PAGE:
Original Articles

Quantitative bioassays for monitoring the dissipation of atrazine in soil

Published in: South African Journal of Plant and Soil
Volume 10, issue 2, 1993 , pages: 58–62
DOI: 10.1080/02571862.1993.10634645
Author(s): C.F. ReinhardtDepartment of Plant Production, Republic of South Africa, P.C. NelDepartment of Plant Production, Republic of South Africa

Abstract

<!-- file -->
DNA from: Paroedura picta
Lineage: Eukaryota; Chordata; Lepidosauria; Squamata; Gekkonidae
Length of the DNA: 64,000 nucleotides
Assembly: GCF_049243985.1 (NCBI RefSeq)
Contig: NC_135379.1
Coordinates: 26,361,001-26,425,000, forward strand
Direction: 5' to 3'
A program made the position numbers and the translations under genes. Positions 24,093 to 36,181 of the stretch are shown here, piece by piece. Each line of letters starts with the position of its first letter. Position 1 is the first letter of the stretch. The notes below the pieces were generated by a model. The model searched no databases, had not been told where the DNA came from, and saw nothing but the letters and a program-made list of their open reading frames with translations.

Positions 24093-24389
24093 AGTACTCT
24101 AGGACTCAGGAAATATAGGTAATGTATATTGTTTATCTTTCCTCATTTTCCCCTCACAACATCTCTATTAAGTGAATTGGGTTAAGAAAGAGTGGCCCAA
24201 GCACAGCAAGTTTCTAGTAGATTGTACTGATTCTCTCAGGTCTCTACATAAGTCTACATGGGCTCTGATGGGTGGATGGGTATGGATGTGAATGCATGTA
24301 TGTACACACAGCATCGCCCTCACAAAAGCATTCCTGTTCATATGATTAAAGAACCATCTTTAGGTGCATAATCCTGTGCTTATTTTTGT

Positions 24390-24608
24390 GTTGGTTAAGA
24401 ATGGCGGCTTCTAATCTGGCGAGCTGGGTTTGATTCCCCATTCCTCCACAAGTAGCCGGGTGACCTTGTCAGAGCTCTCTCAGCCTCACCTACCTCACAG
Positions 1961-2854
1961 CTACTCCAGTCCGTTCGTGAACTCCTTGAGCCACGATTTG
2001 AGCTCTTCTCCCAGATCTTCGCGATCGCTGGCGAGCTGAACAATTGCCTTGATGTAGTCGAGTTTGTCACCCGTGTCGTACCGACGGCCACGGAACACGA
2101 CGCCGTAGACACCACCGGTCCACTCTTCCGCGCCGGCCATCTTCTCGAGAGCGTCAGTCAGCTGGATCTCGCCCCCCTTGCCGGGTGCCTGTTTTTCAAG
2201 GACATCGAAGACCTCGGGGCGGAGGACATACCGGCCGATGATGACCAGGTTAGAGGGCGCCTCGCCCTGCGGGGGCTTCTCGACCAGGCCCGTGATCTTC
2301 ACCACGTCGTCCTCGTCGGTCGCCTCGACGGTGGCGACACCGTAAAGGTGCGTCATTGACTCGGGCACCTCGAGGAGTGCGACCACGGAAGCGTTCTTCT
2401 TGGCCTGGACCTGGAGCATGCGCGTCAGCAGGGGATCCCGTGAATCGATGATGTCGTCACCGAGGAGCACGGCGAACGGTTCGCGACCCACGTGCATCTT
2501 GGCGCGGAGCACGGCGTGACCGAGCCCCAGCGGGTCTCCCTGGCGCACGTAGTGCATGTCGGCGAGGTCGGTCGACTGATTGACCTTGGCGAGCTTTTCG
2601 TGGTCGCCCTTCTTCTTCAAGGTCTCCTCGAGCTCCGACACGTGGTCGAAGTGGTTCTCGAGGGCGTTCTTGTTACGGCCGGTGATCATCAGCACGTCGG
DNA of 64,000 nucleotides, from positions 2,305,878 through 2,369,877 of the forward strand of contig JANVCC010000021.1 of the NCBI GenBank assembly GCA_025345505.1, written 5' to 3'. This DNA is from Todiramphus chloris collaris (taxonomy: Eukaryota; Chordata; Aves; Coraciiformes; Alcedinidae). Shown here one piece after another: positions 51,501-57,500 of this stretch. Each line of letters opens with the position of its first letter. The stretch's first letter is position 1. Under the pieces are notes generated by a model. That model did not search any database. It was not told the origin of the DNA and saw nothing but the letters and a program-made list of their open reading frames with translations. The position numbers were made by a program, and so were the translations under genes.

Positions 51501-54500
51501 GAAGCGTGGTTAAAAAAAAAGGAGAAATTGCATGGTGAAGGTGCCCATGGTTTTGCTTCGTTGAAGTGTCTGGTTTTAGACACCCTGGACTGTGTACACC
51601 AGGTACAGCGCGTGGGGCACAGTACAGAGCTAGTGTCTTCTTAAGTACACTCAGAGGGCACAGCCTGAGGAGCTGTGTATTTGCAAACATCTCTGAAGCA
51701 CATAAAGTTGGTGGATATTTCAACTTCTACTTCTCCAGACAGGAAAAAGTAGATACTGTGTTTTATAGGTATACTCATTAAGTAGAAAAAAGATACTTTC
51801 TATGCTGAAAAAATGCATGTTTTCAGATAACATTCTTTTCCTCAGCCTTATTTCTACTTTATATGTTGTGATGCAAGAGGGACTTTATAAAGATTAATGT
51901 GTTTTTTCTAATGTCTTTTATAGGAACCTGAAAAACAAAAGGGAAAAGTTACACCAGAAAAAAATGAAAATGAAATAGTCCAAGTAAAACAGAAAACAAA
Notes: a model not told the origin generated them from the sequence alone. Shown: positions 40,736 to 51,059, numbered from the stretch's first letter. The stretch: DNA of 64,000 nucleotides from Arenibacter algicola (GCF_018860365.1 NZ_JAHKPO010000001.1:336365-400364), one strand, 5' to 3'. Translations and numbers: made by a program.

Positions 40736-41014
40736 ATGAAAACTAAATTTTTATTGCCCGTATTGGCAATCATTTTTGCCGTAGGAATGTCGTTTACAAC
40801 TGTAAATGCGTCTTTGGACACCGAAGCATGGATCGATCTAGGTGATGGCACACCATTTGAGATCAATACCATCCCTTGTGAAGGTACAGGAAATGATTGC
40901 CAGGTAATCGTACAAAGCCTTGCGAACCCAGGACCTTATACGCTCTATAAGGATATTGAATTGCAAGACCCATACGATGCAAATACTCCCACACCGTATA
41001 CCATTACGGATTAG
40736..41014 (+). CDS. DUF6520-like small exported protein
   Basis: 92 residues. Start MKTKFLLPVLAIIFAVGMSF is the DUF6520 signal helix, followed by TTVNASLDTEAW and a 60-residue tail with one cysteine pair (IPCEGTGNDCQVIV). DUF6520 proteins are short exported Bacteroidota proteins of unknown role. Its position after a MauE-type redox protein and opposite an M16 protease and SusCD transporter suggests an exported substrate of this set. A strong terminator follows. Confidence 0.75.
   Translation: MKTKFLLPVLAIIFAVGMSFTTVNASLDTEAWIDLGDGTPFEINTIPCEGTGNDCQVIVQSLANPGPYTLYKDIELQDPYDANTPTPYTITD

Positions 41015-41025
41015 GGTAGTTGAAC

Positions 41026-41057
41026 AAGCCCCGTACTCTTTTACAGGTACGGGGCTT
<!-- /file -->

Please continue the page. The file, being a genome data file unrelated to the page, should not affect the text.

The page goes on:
A simple bioassay technique was used to study the residual activity of atrazine [2-chloro-4-(ethylamino)-6-(isopropylamino)-s-triazine] applied at 0.25 kg ai ha−1 at different depths in a sandy clay loam (22% clay; 0.31% organic C) soil. Oats (Avena sativa L. cv. SWK001) was planted on treated and untreated plots and soil samples for glasshouse bioassay were taken from different soil layers (0–100, 100–200, 200–300 and 300–400 mm) −1, 0, 1, 30, 60, 90 and 120 days after atrazine application. The phytotoxic atrazine residues remaining in each soil layer were estimated by means of logarithmic dose-response curves. Bioassays for dose-response curves were conducted in parallel with the assays of soil samples collected in the field. It was estimated that 55% of the amount applied in the field was present in the 200–300-mm soil layer on day 30 after application. At days 60, 90 and 120 the percentages remaining in the 200–300-mm soil layer were 2.8%, 1.7% and 2.7%, respectively. Estimates on day 120 indicated that 2.2% of the amount applied remained in the topsoil layer and 5.6% in the 300–400-mm layer. There was generally good correlation between indoor and outdoor results, as well as between visual and measured (fresh and dry mass) assessments of damage in the field. The bioassay technique could be convenient for estimating atrazine residues in the soil profile, especially to predict the potential for damage to sensitive follow-up crops.

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